Originally published for South Denver Psychotherapy Feb. 2016

It’s Not About the Big Gestures: A Valentine’s Day Guide

Valentine’s Day represents a gigantic source of societal pressure. From what to get your significant other, to where you’d like to go, what you’d like to do, and so on and so forth, Valentine’s Day can put a lot of stress into a relationship.

But what if we told you it didn’t have to?

The thing about Valentine’s Day—according to—is that, though having a day of the year set aside for the celebration of the people you love is great, there are a large number of conflicting expectations that hang over February 14th. And, in addition to the cloud of societal and cultural pressures that Valentine’s Day represents, it always seems that no two people have the same expectations as to how they’re supposed to express their love.

Clashing expectations lead to a lot of tension in a relationship. But according to our own Dr. Pam Kennel, a healthy relationship shouldn’t have to rely on one day of expectations, regardless of how they’re met. Instead, a relationship should be about showing love every day.

Relationships are at their healthiest when each member of the relationship shows a constant level of consideration for the other. This doesn’t mean taking your significant other on a series of ever more elaborate and romantic dates—for one, that can put a serious amount of strain on your finances—but rather, it’s about truly considering how your actions can affect the person you love. If they tell you something they don’t like, for example, pay attention and make an effort to fix the problem. Tell them that something they’ve done for you is appreciated; even if you feel appreciative, it might be hard for your significant other to see unless that feeling is expressed verbally.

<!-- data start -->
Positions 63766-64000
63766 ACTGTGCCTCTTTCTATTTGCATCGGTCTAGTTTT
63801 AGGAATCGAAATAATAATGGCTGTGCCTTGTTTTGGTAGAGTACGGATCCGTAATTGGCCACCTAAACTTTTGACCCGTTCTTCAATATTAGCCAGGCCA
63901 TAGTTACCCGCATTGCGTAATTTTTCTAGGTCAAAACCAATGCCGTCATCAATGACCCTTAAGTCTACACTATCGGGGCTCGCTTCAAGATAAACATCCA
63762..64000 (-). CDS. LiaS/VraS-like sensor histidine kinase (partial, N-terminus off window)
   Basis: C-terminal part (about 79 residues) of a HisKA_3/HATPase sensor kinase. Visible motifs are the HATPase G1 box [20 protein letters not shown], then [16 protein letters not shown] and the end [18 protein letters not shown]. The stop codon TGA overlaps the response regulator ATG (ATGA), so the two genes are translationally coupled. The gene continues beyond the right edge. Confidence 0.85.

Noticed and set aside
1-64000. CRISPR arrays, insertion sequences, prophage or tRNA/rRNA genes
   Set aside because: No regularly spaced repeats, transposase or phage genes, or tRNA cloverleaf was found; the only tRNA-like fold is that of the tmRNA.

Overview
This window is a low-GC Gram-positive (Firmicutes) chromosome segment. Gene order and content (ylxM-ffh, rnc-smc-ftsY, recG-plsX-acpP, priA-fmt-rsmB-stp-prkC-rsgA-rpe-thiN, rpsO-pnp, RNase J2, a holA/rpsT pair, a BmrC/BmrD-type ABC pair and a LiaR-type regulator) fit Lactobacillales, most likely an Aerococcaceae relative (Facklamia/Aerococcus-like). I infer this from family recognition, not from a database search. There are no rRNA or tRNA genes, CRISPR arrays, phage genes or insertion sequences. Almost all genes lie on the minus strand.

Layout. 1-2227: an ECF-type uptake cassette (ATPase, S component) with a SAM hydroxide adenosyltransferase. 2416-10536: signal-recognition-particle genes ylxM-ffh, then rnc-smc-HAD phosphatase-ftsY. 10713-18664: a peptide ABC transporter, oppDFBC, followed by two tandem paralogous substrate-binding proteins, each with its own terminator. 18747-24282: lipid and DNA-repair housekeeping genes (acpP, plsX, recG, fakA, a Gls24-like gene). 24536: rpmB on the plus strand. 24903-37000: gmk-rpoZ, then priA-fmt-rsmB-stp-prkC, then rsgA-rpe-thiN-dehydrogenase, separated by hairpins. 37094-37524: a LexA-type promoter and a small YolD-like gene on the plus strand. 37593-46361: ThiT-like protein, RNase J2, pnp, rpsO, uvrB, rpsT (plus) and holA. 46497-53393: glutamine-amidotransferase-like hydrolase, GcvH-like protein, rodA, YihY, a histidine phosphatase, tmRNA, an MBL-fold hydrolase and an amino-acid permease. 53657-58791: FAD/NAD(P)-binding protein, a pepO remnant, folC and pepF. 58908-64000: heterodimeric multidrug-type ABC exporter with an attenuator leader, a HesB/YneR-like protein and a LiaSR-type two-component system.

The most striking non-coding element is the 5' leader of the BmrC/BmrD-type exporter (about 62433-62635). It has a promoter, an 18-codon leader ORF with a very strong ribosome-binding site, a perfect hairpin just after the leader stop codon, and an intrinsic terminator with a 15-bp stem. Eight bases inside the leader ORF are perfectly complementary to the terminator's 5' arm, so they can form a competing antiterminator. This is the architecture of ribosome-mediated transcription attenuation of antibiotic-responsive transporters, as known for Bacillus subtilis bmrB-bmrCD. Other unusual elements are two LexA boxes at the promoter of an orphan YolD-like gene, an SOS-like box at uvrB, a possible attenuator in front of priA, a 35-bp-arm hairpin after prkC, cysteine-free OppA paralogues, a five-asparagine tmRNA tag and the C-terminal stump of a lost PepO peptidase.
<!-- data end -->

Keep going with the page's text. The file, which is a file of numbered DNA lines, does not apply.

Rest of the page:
The key to every successful relationship is communication. That doesn’t just mean expressing yourself; instead, it means making sure that your significant other knows they’re being heard. Likewise, it’s rare to find a couple where one single gesture on one day out of the year covers every facet of the relationship.

Every relationship is made out of people, and people can’t be summed up in one big gesture. Instead, find a way to show your significant other how you love them every day, from emptying the dishwasher, to listening to their concerns, to telling them how much they mean to you.

If you have any questions about relationship counseling, please don’t hesitate—contact South Denver Psychotherapy today. Our staff can help you express the love you feel for your significant other every day of the year.

Happy Valentine’s Day!